Charlie Munger: Crypto entrepreneurs “want to get rich quick” without “doing anything for civilization”
Berkshire Hathaway Vice President (BRK-A, BRK-B) Charlie Munger on Wednesday strongly criticized cryptocurrency traders as part of a rapidly evolving scheme and accused the United States of what he considered a failure.
Munger, 98, a longtime critic of the cryptocurrency trade, said the more popular market was run by “people who want to get rich quick for doing so little for civilization.”
“I don’t think it’s good that our country is crazy about bitcoin and its likes,” he added. “I hate that.”
Munger said this in an exclusive interview with Yahoo Finance Editor-in-Chief Andy Serwer at the annual meeting of shareholders of the Daily Journal, chaired by Munger.
Sharp words for cryptocurrency denote the second in a series of similar Munger notes. In recent years, he has described bitcoin as “rat poison” and “harmful poison.” Berkshire Hathaway CEO Warren Buffett, a longtime friend and colleague of Munger’s, also described bitcoin as a “rat poison.”
A survey conducted by JPMorgan Chase (JPM) in June found that one-third of mainstream investment firms agreed with Buffett’s behaviour. In an interview with Yahoo Finance on Wednesday, Munger also expressed his anger at the US government over the failure to ban cryptocurrency.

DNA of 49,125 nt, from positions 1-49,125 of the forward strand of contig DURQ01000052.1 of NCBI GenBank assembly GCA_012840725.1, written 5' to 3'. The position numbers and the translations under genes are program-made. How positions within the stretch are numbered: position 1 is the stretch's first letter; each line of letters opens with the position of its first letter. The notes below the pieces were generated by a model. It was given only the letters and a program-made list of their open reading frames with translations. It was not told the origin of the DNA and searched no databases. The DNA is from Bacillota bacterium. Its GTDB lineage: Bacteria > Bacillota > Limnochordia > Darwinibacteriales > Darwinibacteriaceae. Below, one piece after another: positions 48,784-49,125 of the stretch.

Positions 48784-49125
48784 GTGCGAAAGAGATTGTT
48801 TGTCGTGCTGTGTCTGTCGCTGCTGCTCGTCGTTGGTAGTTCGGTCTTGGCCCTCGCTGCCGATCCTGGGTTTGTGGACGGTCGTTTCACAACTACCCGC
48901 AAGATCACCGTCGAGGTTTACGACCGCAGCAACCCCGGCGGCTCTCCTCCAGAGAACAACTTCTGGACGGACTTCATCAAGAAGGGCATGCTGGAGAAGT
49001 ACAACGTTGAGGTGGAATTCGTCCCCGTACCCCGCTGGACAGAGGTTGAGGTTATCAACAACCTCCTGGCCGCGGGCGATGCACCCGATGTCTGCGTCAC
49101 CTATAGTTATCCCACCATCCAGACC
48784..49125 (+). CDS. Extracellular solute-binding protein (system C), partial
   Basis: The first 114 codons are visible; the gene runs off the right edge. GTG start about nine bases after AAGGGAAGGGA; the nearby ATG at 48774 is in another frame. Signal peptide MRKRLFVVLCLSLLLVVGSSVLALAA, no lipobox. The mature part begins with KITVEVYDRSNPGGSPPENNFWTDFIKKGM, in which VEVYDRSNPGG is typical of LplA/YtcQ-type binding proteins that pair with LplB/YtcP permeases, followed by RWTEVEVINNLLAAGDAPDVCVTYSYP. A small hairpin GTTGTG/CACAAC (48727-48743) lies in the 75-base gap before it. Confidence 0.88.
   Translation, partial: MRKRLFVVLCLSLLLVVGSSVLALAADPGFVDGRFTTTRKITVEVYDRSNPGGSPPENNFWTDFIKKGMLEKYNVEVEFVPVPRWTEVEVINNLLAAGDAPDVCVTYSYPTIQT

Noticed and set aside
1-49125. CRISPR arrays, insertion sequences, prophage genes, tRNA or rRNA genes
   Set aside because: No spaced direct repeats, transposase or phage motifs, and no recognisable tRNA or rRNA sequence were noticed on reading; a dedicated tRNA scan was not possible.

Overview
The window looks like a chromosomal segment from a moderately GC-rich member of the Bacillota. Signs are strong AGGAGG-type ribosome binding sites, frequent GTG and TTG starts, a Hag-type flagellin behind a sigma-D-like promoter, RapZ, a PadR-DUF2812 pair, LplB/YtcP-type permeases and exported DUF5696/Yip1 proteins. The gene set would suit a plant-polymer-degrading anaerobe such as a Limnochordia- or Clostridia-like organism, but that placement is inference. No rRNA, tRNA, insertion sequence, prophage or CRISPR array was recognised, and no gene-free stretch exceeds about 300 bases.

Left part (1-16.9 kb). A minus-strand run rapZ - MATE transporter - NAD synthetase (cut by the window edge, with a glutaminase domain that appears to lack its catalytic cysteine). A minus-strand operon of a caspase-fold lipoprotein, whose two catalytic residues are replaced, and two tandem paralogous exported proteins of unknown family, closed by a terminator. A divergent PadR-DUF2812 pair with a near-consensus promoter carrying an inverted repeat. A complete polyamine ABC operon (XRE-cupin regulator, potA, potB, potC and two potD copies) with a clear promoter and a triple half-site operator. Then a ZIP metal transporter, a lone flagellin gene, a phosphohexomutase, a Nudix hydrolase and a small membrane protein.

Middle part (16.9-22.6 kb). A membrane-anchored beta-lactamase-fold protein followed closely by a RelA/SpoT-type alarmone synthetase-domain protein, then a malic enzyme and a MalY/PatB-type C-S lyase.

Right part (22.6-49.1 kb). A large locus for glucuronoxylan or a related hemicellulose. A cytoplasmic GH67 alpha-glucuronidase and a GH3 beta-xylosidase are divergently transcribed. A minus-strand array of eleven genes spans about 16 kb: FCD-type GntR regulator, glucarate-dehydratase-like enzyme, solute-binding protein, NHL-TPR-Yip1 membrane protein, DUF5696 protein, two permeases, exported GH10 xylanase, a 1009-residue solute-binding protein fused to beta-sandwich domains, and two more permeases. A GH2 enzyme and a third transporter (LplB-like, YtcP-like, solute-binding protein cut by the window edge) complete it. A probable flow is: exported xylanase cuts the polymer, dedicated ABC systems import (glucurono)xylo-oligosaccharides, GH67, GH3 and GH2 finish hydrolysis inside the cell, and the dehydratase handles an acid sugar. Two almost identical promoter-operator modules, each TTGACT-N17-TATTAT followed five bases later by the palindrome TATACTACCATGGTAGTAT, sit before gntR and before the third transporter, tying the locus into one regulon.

“It’s a big mistake to admit it,” Munger said. “You released the evil spirit from the bottle.”
Munger, on the other hand, praised China for banning cryptocurrencies in September.
“I think the Chinese Communists are wiser than we are,” he said. “They just forbid it.”
The outlook for US cryptocurrency regulation remains unclear, even as top federal officials show a desire to strengthen governance. In July, Treasury Secretary Janet Yellen called for the speedy adoption of rules for stablecoins, a form of cryptocurrency that puts its value on a product or currency such as the US dollar.
In August, SEC President Gary Gensler described the crypto market as the “wild wild west” and has since expressed a desire to regulate it.
Munger expressed skepticism about the government’s desire for strong cryptocurrency regulation.
“The reality is our regulatory stance – when they leave the government, they go into this difficult propaganda capitalism,” he said.
“So it’s very difficult to get the government to make good and smart decisions about something like bitcoin.”